By Categories: Surgery

Open / Tension Free Repair

Open mesh repair – ‘Lichtenstein type repair’

The mesh repair is the technique most commonly used to repair inguinal hernias. An incision is made in the groin, to expose the weakness in the abdominal wall. If there is a sac associated with the hernia, it is called an indirect hernia. In this case, the sac is excised. Where there is no sac, the hernia is a direct hernia. In this case, the weakened layers of the posterior inguinal canal are repaired. In either case, for both direct and indirect hernias, a synthetic mesh is placed between the layers of the oblique muscles. The mesh is secured in place with sutures. The purpose of the mesh is to cover the area of weakness and produce a strong repair.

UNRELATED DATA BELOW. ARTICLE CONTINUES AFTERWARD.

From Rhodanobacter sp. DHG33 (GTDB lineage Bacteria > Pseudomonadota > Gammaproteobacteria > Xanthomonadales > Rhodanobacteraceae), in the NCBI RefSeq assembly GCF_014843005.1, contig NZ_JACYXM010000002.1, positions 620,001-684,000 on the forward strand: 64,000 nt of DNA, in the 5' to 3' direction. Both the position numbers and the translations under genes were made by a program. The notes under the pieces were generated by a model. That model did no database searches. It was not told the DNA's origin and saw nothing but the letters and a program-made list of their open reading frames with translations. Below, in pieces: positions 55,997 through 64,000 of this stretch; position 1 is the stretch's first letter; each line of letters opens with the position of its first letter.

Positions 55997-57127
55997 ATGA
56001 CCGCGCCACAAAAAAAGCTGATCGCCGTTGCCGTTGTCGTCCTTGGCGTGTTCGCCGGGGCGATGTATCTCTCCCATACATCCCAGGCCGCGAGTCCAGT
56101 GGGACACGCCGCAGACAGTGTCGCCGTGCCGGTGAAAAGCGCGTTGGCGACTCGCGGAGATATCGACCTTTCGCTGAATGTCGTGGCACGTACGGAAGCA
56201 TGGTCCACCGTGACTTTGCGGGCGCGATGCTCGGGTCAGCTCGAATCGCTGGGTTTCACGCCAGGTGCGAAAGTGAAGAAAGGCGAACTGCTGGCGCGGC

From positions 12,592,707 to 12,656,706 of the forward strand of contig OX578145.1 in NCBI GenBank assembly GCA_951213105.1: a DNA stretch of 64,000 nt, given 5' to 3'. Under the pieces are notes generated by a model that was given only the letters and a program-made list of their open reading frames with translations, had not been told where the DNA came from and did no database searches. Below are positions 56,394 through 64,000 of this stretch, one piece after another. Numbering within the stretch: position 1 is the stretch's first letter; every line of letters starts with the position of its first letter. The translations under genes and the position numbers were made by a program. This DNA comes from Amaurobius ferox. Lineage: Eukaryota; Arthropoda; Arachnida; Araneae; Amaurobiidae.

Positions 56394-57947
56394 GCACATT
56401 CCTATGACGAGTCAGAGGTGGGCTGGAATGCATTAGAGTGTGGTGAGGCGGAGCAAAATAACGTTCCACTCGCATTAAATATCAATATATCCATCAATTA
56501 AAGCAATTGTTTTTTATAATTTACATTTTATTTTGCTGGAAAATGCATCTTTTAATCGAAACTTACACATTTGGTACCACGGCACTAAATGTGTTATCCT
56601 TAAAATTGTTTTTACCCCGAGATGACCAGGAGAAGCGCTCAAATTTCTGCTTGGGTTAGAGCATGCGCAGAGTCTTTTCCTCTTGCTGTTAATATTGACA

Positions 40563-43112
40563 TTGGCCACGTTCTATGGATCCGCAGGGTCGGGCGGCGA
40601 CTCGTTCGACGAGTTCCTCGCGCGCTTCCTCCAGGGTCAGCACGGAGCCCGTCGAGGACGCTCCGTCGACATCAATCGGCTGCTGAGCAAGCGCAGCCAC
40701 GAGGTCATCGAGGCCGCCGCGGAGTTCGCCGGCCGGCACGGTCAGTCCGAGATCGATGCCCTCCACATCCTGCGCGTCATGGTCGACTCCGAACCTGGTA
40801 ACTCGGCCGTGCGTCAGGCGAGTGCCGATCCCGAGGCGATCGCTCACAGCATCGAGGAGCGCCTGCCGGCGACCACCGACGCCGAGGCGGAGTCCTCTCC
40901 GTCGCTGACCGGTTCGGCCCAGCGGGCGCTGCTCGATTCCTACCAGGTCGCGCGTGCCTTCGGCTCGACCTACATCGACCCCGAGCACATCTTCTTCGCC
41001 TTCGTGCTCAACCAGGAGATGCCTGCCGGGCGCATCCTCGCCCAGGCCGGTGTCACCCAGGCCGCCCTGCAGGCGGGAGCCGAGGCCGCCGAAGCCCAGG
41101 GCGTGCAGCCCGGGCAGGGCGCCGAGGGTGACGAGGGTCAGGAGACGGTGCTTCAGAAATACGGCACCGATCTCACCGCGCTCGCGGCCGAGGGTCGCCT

What does the operation involve?

The operation is usually performed under local anaesthetic with you awake. The groin area is temporarily numbed. Occasionally general anaesthetic is advised for especially large hernias. The operation takes approximately 30 minutes. You can usually go home on the same day as the operation. The repair is uncomfortable for 5-10 days after surgery. During this time you should rest and avoid lifting.

As the discomfort improves you can gradually increase your daily exercise, in particular walking, to strengthen the abdominal muscles.

What complications can occur?

  • Pain
  • Bleeding
  • Wound infection
  • Mesh infection
  • Scar
  • Difficulty passing urine
  • Numbness around the scar
  • Atrophy of the testicle (Shrinkage)
  • Hernia recurrence
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